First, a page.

The School Resource Officer Pepper Sprayed a Child in Front of Me
15 years ago, I was walking down the hall of a semi-rural North Carolina school, after teaching my first class ever as a student teacher. The lesson had gone well. I was in a good mood, enjoying my first energy boost from managing a class full of laughing high school kids.
Next thing I knew, I was lying face down on the floor, coughing uncontrollably. The child on my left recovered faster than I did and shouted, “I’m gonna sue!” What was heartbreaking about his response was that he already knew exactly what had happened. He knew why we were on the floor. That meant he had witnessed something like this before.
I had no idea what was going on. At age 21, I’d been fortunate enough never to have inhaled pepper spray fumes before. On my hands and knees, I could see the bottom half of the officer standing to my right, yelling something I couldn’t make out. He was standing in the entrance of a women’s restroom. Everything was blurry and I felt confused.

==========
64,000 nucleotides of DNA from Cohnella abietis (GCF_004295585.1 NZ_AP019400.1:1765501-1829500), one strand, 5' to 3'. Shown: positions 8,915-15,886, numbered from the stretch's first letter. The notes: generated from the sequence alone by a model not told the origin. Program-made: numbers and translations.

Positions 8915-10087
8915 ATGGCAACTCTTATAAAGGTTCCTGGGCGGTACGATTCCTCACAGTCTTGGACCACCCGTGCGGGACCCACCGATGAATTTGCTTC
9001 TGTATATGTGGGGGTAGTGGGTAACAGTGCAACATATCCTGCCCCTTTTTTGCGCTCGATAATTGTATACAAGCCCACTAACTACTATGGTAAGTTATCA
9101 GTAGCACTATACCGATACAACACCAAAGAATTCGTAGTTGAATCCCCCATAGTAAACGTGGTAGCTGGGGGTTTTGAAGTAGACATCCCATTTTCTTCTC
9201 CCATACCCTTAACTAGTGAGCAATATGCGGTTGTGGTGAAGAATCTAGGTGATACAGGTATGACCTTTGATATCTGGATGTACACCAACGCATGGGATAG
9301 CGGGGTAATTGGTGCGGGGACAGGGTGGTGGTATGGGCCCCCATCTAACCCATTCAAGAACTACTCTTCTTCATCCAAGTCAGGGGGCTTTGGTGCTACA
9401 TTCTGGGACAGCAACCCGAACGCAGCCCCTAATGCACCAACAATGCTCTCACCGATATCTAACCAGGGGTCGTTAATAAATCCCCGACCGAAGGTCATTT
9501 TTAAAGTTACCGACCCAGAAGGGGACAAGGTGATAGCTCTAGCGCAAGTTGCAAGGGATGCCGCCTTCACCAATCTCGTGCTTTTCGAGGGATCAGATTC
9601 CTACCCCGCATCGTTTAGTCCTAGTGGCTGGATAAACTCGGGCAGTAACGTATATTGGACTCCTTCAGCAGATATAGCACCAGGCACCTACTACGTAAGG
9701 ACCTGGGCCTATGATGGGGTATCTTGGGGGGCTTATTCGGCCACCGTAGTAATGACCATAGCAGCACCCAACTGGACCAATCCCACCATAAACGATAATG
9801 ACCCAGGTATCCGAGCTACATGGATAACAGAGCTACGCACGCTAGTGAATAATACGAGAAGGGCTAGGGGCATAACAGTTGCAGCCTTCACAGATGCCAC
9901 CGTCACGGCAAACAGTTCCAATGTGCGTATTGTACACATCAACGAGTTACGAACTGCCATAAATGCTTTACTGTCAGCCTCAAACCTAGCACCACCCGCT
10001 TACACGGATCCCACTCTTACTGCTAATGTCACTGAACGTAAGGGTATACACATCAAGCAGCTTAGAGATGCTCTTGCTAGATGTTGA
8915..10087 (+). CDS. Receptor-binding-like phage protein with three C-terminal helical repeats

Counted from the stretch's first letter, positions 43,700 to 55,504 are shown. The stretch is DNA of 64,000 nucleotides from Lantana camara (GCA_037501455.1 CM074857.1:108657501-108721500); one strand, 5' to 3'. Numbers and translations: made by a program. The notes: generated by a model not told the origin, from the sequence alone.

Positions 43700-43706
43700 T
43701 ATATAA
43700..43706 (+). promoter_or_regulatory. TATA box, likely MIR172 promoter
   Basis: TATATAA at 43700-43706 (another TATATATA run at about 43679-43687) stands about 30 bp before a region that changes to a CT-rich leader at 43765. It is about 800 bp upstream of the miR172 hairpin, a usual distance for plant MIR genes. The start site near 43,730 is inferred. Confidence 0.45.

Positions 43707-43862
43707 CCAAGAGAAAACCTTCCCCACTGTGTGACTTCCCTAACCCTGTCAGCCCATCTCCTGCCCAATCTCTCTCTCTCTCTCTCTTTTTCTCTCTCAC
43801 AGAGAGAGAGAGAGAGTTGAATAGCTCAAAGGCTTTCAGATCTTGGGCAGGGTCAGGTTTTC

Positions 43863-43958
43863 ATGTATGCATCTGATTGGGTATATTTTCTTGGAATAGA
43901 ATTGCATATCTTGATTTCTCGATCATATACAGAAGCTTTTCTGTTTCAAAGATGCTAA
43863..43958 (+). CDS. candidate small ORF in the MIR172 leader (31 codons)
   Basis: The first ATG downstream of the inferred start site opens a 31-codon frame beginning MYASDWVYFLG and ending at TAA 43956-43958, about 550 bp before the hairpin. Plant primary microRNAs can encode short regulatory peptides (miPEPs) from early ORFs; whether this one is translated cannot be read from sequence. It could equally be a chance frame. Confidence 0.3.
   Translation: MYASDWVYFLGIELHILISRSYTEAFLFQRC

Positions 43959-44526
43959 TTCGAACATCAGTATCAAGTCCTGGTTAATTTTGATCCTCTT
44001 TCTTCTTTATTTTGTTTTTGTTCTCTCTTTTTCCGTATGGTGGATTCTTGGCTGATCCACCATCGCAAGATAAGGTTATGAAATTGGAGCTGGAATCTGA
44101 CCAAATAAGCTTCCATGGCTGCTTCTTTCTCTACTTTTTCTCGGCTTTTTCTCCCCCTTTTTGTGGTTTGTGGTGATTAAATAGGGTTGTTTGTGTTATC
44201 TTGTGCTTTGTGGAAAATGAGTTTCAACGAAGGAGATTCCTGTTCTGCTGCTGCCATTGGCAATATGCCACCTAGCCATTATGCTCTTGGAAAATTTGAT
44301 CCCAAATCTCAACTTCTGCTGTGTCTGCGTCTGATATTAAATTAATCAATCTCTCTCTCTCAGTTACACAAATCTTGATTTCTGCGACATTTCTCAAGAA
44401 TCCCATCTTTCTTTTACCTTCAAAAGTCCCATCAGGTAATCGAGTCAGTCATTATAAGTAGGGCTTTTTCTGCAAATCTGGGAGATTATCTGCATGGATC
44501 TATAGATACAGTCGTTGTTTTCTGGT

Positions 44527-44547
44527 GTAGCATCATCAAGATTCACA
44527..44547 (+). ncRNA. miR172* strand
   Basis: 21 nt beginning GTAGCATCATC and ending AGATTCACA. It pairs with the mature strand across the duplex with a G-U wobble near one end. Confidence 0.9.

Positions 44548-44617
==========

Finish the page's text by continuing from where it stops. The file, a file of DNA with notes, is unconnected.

I remember the school secretary was remarkably efficient, as if this was routine. It seemed like it was only seconds later that the child who had been pepper sprayed was in a wheelchair. She looked to be about 14 years old. I was still on the floor. So was the boy to my left who was planning his lawsuit.
“Do you have asthma?” the secretary was asking the child, in a cold voice. “Do you have asthma?” she asked again and again, louder and louder, drowning out the child’s attempts to mumble an answer. As I got my glasses straightened out, I saw that her eyes were terribly swollen. Who talks to a child like that, when they’ve had something so awful just happen to them? It was clear this was about assessing liability, not making sure she was genuinely okay.
The next day, I spoke to my partner teacher, my mentor in the program. She wasn’t surprised by what I witnessed and confirmed that it happened all the time. She also confirmed that the child’s race was no coincidence and tried to explain to me why she thought what happened was acceptable.
“Black girls are just more emotional, more…